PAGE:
aefenglommung (aefenglommung) wrote,

This is another fine myth you've got us in

There is a claim that is frequently made about English that has always irritated me. It is said that "most of" the English vocabulary is actually from non-English sources. Romance languages (esp. French, Latin, Spanish) or Classical languages (Latin, Greek), or sometimes both of them together, are said to account for the majority of words in English. (Some ignorant persons even say that English is descended from Latin.) And, if we're being picky, we have to admit that even many English words of undoubted Germanic origin are borrowings from Old Norse.

Well, obviously, if we’re talking “all available vocabulary” one can see how this might be so. It is said that English doesn't so much borrow words from other languages as follow them down dark alleys and beat them up to rifle their pockets for new words. English has borrowed words from languages it has encountered all over the world. It has also coined new words from Latin and Greek roots to describe things in the scientific realm. And English has the largest recorded vocabulary of any language in history. No other language even comes close.

But even the most fluent and erudite users of English don't know or use all the words available to them at any given time. For that matter, it matters what one is talking or writing about. A scientific or theological work would use a lot of words with Classical roots. A work on law or government would use a lot of words with Romance roots (esp. Latin and Norman French).

So, if we were going to test this hypothesis, the sort of work selected to analyze would matter. I decided to try; accordingly, I selected a non-specialized LJ post I had made recently. It was mere narrative, given in my native dialect. No effort had been made to use or avoid any particular words. I took the title and the first paragraph and did an etymological investigation of every word. (If you're wondering what text I selected, you can find it below, in the analysis.)

The first problem I encountered in my analysis was determining what counted as a "word." St. Patrick’s Day is a proper noun, but actually three different words. For that matter overalls is a single word, but made up of two others. I decided to count as a word all the source words.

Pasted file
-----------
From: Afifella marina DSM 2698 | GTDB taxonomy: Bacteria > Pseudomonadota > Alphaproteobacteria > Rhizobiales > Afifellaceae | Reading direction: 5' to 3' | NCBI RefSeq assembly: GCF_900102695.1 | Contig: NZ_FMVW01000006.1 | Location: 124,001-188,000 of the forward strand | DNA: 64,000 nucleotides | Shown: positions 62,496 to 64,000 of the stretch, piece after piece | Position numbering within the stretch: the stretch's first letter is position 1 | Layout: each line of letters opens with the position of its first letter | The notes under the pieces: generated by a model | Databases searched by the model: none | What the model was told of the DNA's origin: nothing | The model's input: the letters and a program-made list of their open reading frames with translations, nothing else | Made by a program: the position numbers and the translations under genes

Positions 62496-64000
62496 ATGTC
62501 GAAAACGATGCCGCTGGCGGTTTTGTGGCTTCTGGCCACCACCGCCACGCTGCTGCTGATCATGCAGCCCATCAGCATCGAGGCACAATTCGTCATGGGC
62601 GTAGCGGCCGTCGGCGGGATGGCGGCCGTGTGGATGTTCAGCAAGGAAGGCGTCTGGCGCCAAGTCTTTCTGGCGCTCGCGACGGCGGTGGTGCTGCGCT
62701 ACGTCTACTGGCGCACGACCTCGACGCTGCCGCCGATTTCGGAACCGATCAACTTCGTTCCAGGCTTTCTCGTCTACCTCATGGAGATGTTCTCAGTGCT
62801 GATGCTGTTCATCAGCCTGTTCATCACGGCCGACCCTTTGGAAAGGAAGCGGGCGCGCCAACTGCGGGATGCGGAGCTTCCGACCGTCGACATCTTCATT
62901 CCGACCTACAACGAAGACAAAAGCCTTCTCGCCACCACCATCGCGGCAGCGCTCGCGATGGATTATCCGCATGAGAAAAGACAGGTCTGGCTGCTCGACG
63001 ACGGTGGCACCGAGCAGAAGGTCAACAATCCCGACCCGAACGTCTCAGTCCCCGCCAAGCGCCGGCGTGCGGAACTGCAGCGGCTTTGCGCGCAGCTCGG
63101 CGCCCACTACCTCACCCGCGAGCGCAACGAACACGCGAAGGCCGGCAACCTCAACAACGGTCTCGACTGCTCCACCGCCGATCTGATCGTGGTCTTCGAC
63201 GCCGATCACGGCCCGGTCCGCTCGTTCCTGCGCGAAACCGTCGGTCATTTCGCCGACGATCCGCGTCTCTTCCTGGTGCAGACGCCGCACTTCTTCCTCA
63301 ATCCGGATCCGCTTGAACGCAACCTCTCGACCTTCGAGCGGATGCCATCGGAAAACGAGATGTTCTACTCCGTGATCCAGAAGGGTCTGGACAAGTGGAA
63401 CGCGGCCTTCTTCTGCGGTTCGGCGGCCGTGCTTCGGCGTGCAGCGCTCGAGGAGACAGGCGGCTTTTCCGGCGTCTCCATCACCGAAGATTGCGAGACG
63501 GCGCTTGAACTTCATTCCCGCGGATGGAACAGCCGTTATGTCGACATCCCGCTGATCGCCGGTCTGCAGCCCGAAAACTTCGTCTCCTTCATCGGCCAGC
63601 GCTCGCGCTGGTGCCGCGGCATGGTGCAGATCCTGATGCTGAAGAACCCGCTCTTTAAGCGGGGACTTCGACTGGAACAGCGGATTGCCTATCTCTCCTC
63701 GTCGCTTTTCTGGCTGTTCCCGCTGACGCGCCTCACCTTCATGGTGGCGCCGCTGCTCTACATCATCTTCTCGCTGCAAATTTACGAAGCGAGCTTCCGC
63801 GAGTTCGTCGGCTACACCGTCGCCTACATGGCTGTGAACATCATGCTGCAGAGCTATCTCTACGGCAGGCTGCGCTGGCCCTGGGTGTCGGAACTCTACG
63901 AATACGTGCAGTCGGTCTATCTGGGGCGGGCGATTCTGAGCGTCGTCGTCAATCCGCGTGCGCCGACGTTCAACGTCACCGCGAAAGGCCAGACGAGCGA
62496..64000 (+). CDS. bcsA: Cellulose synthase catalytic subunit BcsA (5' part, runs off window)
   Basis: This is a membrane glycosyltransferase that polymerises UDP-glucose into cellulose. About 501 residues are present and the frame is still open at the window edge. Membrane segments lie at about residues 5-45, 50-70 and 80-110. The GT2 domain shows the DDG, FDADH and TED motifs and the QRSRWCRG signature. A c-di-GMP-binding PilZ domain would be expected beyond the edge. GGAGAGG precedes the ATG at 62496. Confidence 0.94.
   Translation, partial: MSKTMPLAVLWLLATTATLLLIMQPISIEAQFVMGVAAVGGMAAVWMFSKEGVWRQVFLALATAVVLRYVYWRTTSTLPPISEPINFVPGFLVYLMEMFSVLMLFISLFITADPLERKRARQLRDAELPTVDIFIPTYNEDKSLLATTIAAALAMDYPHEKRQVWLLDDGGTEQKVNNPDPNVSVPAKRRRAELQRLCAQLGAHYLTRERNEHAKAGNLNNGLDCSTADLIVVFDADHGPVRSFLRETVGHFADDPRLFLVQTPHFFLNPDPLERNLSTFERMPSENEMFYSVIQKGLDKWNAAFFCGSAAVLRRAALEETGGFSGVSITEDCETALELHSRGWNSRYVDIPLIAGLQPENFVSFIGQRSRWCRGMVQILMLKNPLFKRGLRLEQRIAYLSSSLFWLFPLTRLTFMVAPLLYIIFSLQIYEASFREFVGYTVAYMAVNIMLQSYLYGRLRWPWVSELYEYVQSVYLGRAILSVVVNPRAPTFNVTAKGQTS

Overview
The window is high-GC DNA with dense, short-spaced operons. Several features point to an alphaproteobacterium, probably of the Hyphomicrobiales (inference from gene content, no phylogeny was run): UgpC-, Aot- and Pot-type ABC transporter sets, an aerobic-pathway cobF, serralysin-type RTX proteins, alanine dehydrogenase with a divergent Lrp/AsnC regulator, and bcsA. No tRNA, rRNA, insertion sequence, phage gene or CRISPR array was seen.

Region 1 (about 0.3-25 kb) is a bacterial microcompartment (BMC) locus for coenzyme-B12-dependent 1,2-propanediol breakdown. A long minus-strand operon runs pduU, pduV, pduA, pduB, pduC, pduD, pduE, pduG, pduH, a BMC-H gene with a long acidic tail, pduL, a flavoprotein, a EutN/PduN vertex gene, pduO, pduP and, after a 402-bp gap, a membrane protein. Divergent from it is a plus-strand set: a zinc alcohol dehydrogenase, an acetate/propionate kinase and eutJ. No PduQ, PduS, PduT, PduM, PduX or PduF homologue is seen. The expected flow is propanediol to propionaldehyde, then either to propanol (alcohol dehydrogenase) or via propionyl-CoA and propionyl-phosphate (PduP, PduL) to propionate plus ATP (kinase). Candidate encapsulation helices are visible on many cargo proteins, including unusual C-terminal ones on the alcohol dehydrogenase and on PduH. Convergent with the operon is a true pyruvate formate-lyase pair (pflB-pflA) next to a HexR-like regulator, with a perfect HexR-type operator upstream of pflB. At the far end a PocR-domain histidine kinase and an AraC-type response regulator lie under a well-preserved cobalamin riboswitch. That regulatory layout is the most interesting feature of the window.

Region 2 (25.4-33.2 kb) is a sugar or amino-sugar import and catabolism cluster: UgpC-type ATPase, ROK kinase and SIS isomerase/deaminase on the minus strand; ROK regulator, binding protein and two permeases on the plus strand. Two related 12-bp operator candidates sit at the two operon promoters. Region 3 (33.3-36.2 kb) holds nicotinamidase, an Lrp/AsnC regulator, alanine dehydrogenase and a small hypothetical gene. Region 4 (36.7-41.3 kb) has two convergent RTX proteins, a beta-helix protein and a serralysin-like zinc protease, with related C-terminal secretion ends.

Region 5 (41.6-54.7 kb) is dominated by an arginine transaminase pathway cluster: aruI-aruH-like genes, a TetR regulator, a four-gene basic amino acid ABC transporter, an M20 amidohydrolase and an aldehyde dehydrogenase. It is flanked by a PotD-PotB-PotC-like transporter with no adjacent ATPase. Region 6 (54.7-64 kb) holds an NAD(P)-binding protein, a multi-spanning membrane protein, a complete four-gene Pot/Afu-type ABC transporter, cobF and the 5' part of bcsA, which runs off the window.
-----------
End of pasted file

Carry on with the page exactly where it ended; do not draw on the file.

And in counting words, a second problem arose: do we count numbers of entries only, or total word usages? Obviously, some words are repeated, and some appear in different forms ("class" vs. "classes"). I decided to do it both ways and see how it came out.

Third, what do we do with words that come from one language, but whose ultimate root is in another? When in doubt, I gave all the advantages to the non-English sources. Since my prejudice for Old English roots is the start of my challenge to the myth that non-English sources predominate in English, I must bend over backwards not to show partiality.

Final results

1. OE was the source of a majority of word entries. This was true even when I counted "spangle" as a Dutch loan word (I could have made the case for its source in English: it was borrowed in from Middle Dutch in the 16th Century, but MD spange is a direct cognate with OE spang; both meant "brooch, ornament.") I was surprised to find no Old Norse words in my sample. (I was also surprised at the absence of any Spanish or German sources, but less so.) Now, the native English majority was barely half, so it’s conceivable that another non-specialized sample might show OE below half, and a sample from a work on, say, science, theology, or law would give the impression that OE was the source of only a plurality of word entries. But from this one, non-specialized sample, the myth of the non-English origins of English has received a blow.

2. When considering word usages, (that is, accounting for repeated words) OE was a solid majority of all word usages. 60% and up would be considered a landslide if we were counting votes. So much for that myth.

The analysis

Sample text
And it didn't hurt me a bit. I mentioned in a Facebook post having learned “Now Thank We All Our God” in elementary school Music class. The school taught us all sorts of things belonging to the common culture, including religious songs. I learned to sing the full Malotte arrangement of “The Lord’s Prayer” in those classes. We also learned various patriotic songs (e.g., “The Star-spangled Banner”), and a mélange of ballads and pop songs, including “Here Comes Santa Claus” for Christmas and the now politically incorrect “Who Threw the Overalls in Mrs. Murphy’s Chowder?” for St. Patrick’s Day.

Actual numbers

Total entries 75
Entries from OE 40 (53.33%)
Entries from Dutch 1 (1.33%)
Entries from French 16 (21.33%)
Entries from Latin 14 (18.67%)
Entries from Greek 3 (4%)
Entries from Irish 1 (1.33%)

Total Germanic entries 41 (54.67%)
Total Romance (French + Latin) entries 30 (40%)
Total Classical (Latin + Greek) entries 17 (22.67%)
Total other entries 1 (1.33%)

Total word usages 103
Word usages from OE 62 (60.19%)
Word usages from Dutch 1 (0.97%)
Word usages from French 16 (15.53%)
Word usages from Latin 20 (19.42%)
Word usages from Greek 3 (2.91%)
Word usages from Irish 1 (0.97%)

Total Germanic usages 63 (61.17%)
Total Romance (French + Latin) usages 36 (34.95%)
Total Classical (Latin + Greek) usages 23 (22.33%)
Total other usages 1 (0.97%)

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